Oro de México

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This past August my fiancé and I treated ourselves to 3 weeks of traveling through Mexico. It had been five years since we were there last and my only regret from that last trip was that I didn’t go hunting for records. I wasn’t about to make that same mistake twice. We traveled through 4 states: Mexico (DF), Veracruz, Oaxaca, and Chiapas. My expectation was that I would only find records in the tianguis (outdoor flea markets) of Mexico City which I did thanks to Franz’s friend. Thankfully I relearned the most valuable lesson in record digging—records are everywhere. The key of course is making friends. Below is small sampling of what I returned with.

The photo above was taken in Oaxaca after finding the bazar that I had been told about from a friend I made in another bazar. On our last day I stumbled across it after having no luck earlier. The place was dark, dirty, and filled with mosquitos. However, this bazar was also filled with stacks upon stacks of records. The only problems was we had a bus to catch with only minutes to spare. Digging at top speed I managed to find a fair amount of good stuff including this gem of a 45 from Acapulco Tropical called La Pollera Amarilla.

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By the time we crossed from Oaxaca to Chiapas I really didn’t expect to find more records, but again making friends is the key. This time there was no getting lost. After making friends with the owner of a vintage shop we were guided straight to a record store filled with deadstock vinyl. (Mil gracias Edgar!) Musically Chiapas is most known for marimba. To be honest, a lot of marimba music from Central America just doesn’t do it for me. But how can you pass up Marimba Seguridad Publica De Chiapas, with it’s 8-man horn section covering La Sonora Dinamita’s Macumba?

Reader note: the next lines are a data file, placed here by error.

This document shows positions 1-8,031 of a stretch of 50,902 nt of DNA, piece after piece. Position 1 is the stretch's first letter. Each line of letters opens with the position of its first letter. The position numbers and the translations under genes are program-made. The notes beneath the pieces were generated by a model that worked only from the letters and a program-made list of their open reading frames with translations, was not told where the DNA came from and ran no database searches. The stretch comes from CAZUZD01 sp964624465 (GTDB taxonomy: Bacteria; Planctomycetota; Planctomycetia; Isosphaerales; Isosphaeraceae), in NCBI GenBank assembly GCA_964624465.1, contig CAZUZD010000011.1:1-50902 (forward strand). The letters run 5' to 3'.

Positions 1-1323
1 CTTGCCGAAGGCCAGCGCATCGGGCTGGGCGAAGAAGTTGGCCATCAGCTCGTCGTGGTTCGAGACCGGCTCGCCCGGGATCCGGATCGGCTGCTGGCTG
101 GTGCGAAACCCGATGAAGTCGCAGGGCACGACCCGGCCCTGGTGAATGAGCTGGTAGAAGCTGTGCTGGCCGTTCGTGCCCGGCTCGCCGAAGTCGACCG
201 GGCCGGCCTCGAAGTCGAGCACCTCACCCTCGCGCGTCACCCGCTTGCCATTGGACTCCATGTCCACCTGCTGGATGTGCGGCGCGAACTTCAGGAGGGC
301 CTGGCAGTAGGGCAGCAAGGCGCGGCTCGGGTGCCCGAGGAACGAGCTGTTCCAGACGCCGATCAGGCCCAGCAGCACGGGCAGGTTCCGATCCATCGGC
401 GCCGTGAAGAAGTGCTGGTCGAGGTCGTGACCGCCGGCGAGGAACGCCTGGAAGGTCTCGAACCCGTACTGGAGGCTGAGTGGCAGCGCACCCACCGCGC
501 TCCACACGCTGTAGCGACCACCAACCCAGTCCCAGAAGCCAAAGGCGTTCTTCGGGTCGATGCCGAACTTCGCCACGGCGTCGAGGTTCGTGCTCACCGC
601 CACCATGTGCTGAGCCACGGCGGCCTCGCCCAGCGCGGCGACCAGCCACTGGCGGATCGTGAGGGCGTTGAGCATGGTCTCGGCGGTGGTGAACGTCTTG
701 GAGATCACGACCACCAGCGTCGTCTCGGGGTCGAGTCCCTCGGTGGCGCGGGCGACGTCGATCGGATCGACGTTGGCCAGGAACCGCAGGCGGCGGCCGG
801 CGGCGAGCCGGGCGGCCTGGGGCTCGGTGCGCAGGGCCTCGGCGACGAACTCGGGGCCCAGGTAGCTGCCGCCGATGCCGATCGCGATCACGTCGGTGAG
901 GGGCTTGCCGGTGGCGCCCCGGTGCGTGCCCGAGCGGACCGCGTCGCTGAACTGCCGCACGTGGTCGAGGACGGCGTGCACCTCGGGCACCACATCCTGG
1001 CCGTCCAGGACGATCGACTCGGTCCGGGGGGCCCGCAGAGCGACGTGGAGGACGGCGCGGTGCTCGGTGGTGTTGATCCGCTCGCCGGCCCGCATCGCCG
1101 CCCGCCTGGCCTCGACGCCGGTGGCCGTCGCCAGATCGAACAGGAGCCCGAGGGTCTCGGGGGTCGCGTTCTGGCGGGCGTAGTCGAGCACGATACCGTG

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For those who have never been to Chiapas I highly recommend visiting if you get the chance. The natural beauty there is stunning beyond words. Of course we went to the Mayan ruins of Palenque. And it was only fitting to find this great record by Los Royang’s with Noche Palencana to provide the perfect soundtrack.

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Without a doubt my absolute favorite state in Mexico is Veracruz. I’ve managed to collect a wealth of favorite memories over a short period of time there. And of course Veracruz is the home of Son Jarocho which we’re all big fans of here at La Pelanga. Here is one of the great standards from Veracruz, La Bruja by Conjunto Villa Del Mar De Angel Valencia. I can listen to this over and over.

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Mexican salsa: tomatos, onions, garlic, chiles and limes are one of the best conjuntos of ingredientes ever! But in Veracruz you also have another legendary type of salsa—Sonora Veracruz. Here is a spoonful of their sound from the late 70s, El Pescador.

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As any record digger will tell you, unearthing and breathing new life into a record is the rewarding part. But the real treasures are all the memories of the places and people you meet in the process.

-pozole

 

“El Coquero”, Los Beta 5

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Los Beta 5, one of Peru’s great cumbia bands, featuring the Canevallo Pardo brothers–what a talented family. Nelson (lead guitar), Fernando (guitar/bass), Reynaldo (timbales), Juan (bongos) + Pancho Lema (quinta). Here’s my favorite of this comp I got in Lima last month: ‘El Coquero”. Enjoy.

El Coquero by Los Beta 5

El Coquero

– tunda

 

 

March 2